I propose to take Questions Nos. 46, 55, 89, 262, 283 and 314 together.
The design of the Employment Wage Subsidy Scheme (EWSS) reflects the changing environment around the COVID-19 pandemic which has shifted from crisis mode to one of living alongside the virus, in line with the recently announced Resilience and Recovery 2020-2021: Plan for Living with COVID-19.
The Government’s focus has therefore shifted from an employee income support paid via the employer that maintained the existing employee/employer relationship insofar as was possible, to a direct employer subsidy to help support viable firms and encourage employment, including prospective employment of new hires and seasonal workers.
It is appropriate that the level of State subsidy be moderated as many of the strictest public health restrictions on the economy have been eased and so it is expected that businesses are able to shoulder more of the economic burden of their businesses, including wages. At the same time, it is recognised that economic outputs are unlikely to return to normal for many businesses for much of the rest of 2020, which is why the Government remains committed to supporting employers by means of a wage subsidy.
A number of new flexibilities have been included in the EWSS, while the rates and eligibility criteria have been modified so that the support is sustainable into the more medium term. In that regard, I would note that the level of subsidy being granted under the EWSS is commensurate with the average payment per worker under the TWSS which had been reducing since the start of June and when the TWSS ceased at the end of August was €282 across all recipients and €225 in the case of first-time recipients.
It is important to emphasise that the adaptation from the TWSS to the levels of support in the EWSS will allow employers to rely on the continuation of support over a longer period of up to 8 months while also ensuring such support is sustainable and affordable.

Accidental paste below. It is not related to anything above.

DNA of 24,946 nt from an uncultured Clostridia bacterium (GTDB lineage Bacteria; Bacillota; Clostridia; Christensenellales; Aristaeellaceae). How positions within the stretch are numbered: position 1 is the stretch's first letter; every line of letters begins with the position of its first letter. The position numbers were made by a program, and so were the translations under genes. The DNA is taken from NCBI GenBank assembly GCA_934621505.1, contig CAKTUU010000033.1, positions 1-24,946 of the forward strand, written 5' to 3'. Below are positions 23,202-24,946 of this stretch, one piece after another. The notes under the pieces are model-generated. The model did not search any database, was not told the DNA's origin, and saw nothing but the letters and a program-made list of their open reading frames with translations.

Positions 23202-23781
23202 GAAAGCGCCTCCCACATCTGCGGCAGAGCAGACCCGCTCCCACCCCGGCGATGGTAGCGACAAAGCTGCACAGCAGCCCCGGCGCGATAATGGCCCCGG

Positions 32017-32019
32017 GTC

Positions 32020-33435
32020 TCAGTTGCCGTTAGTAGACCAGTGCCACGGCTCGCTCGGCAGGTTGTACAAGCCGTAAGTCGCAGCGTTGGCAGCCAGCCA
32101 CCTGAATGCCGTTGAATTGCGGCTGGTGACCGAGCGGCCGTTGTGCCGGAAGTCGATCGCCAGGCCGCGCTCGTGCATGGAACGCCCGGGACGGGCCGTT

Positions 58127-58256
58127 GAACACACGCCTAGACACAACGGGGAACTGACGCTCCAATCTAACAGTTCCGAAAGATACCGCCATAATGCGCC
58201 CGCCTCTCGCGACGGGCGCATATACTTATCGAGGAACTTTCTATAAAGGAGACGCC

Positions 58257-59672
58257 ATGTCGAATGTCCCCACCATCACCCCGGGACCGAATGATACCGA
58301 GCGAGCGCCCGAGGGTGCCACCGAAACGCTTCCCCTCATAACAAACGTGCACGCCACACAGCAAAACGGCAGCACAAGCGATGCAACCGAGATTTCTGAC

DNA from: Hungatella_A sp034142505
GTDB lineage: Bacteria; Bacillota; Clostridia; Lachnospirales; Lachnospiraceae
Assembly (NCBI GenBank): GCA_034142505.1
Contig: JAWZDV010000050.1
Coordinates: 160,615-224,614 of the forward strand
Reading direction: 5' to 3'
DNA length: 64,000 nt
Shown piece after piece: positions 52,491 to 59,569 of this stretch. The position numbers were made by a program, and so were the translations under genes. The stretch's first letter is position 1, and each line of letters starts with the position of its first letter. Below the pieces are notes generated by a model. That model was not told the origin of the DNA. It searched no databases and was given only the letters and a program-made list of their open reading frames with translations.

With regard to the request for the number of employees on the Employment Wage Subsidy scheme, Revenue has begun to publish weekly statistics updates on the EWSS as employers continue to complete the registration process. These statistics are available on the Revenue website at www.revenue.ie. As of 25 September 2020, over 36,746 employers had registered for the scheme and the published statistics include a breakdown of employers by size, sector and county. EWSS registered employers must file payslips with Revenue for eligible employees in respect of relevant pay periods. Until these processes are completed it is not possible to know the number of employees (nor their characteristics or locations) that will be supported under the scheme. The payslip information for EWSS recipient employers for the period 1 September onwards will be available from October and Revenue has confirmed that it will publish employee level information as soon as is practicable after that date.
With regard to the number of employees earning less than €151.50, I am advised by Revenue that it is not possible to predict in advance the number of employees likely to be paid at or below a certain income range in September 2020. Incomes in earlier months do not provide a reliable guide to possible September levels, given the volatility in the labour market this year as well as the usual seasonal changes observed month to month. Also, the Deputy will be aware that the substitution of the Temporary Wage Subsidy Scheme (TWSS) subsidies for ‘gross pay’ for a substantial number of employees across the economy this year, further complicates comparisons to previous months.
I will continue to monitor closely the administration of the EWSS as well as the uptake and utilisation of this important economy-wide employment measure in the weeks and months ahead with a view to ensuring that it achieves its objective of supporting viable enterprises and employers.